The United State Department of Agriculture estimates that in the United States alone, around 30-40 percent of our food supply is wasted. For the average family, this would break down to around $1,500 of wasted money on food annually. One of the ways to reduce this loss both of the actual food and loss of finances is to work to reduce waste. During the holiday season, it is easier to make a few small changes to help diminish the excess loss of food.
Plan your menus carefully and make a grocery list. Be sure to check and see what food items you have on hand before starting to plan your menu. It is always easier to start planning with what you have. If you need additional items, be sure to check your pantries, cabinets, freezers and refrigerators to make sure you do not already have items you are getting ready to purchase.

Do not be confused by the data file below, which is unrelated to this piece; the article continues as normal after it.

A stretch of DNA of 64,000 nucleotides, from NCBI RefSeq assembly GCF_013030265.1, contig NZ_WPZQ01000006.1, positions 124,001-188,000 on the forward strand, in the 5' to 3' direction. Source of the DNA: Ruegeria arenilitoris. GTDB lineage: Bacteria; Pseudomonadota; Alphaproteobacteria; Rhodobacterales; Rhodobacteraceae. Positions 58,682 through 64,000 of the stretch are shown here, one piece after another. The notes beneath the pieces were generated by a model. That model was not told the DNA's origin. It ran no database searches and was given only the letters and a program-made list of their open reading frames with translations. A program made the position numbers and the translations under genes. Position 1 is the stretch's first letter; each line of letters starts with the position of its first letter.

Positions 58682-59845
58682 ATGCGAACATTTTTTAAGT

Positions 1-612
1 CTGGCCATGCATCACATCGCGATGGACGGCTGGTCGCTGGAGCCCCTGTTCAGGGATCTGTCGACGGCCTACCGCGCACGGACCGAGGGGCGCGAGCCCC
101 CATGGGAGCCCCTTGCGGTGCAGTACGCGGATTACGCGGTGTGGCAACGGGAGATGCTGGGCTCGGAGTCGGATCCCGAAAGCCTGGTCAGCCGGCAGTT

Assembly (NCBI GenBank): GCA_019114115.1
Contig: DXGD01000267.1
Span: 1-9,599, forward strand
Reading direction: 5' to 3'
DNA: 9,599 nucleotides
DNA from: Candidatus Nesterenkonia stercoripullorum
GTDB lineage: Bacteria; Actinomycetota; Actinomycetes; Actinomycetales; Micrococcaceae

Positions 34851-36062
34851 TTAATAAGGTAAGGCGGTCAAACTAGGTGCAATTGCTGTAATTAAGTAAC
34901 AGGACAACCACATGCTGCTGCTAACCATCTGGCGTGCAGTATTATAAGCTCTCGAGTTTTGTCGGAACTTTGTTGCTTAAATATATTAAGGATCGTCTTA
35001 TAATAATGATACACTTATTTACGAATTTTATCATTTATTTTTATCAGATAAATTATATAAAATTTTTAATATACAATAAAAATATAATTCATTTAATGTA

Remember – if a food has a “sell-by-date” that has already passed, it does not mean the food is bad. Check out the USDA Food Product Dating Fact Sheet for more information. Also, do not forget to plan according to how many you have coming over! An easy way to reduce food waste is to only prepare enough food to feed everyone. It can be hard to estimate the proper amounts, but by carefully considering how much food needs to be prepared will help reduce amounts of food wasted or leftovers.

In the United States alone,

around 30-40 percent of our

food supply is wasted.

When the meal is over, be sure to properly store food that was not eaten. Leftovers can provide many lunches and suppers after the celebration is over. The FoodKeeper app for your phone is a free resource regarding storage times for foods.